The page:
Erna long-range reconnaissance group
The Erna long-range reconnaissance group (Estonian: Erna luuregrupp) was a Finnish Army formation, of Estonian volunteers, that fulfilled reconnaissance duties in Estonia behind the Red Army lines during World War II. The unit was formed by Finnish military intelligence with the assistance of German military intelligence for reconnaissance operations.
Formation of the Erna platoon
After the Soviet occupation of Estonia in 1940 hundreds of Estonian men fled to Finland rather than accept Soviet rule. The Estonian military attaché in Finland, Major Aksel Kristian, in the spring of 1941 had compiled a list of Estonians in Finland who wanted to liberate their homeland. Finnish intelligence subsequently recruited 15 volunteers and began training them on the island of Staffani in the region of Espoo.
On 22 June 1941 Nazi Germany invaded the Soviet Union. Finland’s entering the war on the German side was only a matter of days, and all Estonians, living in Finland were being assembled in Helsinki in order to establish a voluntary unit for going to Estonia. The platoon commander was colonel Henn Ants Kurg  of the Estonian Army, who had been the last Estonian Military Attaché to France.
Germans gave the group its name “Erna", and two German liaison officers - oberleutnant Reinhardt and Sonderführer Schwarze - had also joined the group. Erna was armed by and wearing the uniform of the Finnish army. The two Germans in charge wanted ERNA to pledge allegiance to the Führer. However, colonel Henn Ants Kurg strongly opposed this. He insisted that they were not Germans but Estonian volunteers, ready to co-operate, but without any commitments to Hitler. After lots of disputes an agreement was reached that being in the service of the Finnish army, ERNA shall give the oath of loyalty to Finland. Accordingly, on 24 July 1941, the 15 specially trained men and 52 volunteers took an oath of allegiance to Finland.
On the night of 10 July the platoon made a seaborne landing on the northern coast of Estonia with 42 men arriving onshore and hiding in the Kautla Marshes 60 km south east of Tallinn. Another 17 team members were parachuted in on 28 July. The group's task was to perform reconnaissance deep behind Red Army lines for the Finnish Army but it turned to saving around 2,000 civilians hiding in the Kautla woods by allowing them to escape while the outnumbered Erna force engaged Soviet NKVD Destruction Battalions in a fierce battle on 31 July to 1 August 1941. On 4 August, the platoon was ordered to cross the frontline and terminate their activities. A total of 32 men were lost, either killed or missing in action.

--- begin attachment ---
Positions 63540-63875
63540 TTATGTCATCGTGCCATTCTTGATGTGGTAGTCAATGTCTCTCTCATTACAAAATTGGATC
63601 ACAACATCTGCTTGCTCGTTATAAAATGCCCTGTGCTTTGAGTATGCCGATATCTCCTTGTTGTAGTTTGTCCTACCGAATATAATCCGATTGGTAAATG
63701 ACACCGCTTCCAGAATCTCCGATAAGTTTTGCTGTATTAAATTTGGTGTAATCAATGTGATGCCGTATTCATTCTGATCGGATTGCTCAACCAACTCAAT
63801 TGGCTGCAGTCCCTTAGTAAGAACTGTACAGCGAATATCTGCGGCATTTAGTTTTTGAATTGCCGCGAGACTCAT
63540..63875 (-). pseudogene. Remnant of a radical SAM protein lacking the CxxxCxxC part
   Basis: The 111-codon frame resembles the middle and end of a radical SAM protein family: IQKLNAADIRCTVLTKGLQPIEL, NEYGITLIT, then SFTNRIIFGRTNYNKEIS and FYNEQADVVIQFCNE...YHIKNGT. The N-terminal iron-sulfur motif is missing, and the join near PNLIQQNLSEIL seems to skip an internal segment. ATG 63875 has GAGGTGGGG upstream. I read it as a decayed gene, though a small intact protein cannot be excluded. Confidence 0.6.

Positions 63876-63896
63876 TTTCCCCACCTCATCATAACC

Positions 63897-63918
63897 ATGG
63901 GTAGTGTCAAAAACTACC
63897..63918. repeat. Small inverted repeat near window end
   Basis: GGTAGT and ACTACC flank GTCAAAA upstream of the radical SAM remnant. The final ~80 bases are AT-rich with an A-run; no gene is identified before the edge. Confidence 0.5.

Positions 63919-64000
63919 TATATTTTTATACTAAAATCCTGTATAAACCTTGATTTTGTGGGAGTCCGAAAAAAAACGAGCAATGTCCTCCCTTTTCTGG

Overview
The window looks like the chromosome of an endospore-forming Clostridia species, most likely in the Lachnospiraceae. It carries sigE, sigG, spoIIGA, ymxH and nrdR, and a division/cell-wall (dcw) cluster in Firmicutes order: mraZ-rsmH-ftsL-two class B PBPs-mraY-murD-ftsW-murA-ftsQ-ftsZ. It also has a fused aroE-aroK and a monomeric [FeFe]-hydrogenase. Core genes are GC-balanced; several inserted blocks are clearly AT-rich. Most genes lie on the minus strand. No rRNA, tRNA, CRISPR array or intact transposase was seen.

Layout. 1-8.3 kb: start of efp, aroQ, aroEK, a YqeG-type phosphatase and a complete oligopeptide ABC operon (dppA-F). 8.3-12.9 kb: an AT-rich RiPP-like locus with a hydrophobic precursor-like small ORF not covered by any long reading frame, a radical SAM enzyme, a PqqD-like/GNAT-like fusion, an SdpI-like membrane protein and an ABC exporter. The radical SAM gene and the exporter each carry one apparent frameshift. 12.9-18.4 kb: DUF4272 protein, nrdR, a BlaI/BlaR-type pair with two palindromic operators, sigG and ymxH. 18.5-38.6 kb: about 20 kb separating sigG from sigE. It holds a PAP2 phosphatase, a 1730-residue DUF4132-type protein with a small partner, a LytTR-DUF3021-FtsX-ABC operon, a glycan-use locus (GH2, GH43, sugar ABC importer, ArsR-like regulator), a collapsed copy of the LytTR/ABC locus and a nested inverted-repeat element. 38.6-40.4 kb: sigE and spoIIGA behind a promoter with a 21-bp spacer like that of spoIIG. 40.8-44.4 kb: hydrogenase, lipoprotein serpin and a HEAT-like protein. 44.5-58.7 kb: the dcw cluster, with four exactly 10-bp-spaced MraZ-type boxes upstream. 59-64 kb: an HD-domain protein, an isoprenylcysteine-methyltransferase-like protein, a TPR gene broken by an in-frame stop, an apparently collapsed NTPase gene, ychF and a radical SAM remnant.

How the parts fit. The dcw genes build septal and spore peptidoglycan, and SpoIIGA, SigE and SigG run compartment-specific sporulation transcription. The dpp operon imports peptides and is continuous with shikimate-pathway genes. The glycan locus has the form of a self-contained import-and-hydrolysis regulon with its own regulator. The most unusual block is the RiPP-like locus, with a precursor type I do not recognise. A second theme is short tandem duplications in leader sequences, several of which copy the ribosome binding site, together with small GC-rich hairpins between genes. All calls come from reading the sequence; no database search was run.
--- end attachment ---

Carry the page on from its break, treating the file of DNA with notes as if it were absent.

A battalion (attached to 311 Infantry regiment of German army) was formed from the remnants of the original Erna platoon, with an additional 400 men, and dubbed "Erna II", but was subsequently disbanded on 10 October 1941. With the end of the war a number of the original members of Erna continued guerrilla activities, becoming Forest Brothers (Baltic partisans). (Veterans of the Erna group were only a small fraction of the whole Forest Brothers resistance movement.)
Since the era of Stalin, Soviet propagandists have been making counterfactual assertions of the original Erna team having participated in mass murder of Soviet political activists. Sometimes, the myths also claim that the letter 'E' was cut onto the backs of the victims.
- Erna Raid, a yearly international military competition that commemorates the group's activities
- Estonian Citizens in the German Armed Forces. Volunteers, Conscripts and Commandeered Troops
- Jõgi, Ülo. "Birth of the ERNA-organization and its operations in 1941". ERNA Society. Retrieved 2007-08-10.
- C. Jurando, N Thomas PhD: Germany's Eastern Front Allies(2): Baltic Force, page 5. Osprey Publishing, 2002, ISBN 1-84176-193-1
- p16, Mart Laar: War in the Woods: Estonia's Struggle for Survival, 1944-1953. Howells House, 1991, ISBN 0-929590-08-2
- pp. 170-172, Formation of the Erna Platoon, Estonian State and People in World War 2, Volume 5, Stockholm, 1957
- p147, Mart Laar: War in the Woods: Estonia's Struggle for Survival, 1944-1953. Howells House, 1991, ISBN 0-929590-08-2
- Mart Laar: Tavaline stalinism, printed in Postimees 16 August 2007
- see e.g. Russian MFA Information and Press Department Commentary Regarding New Facts of Heroization of Nazism in Estonia (link)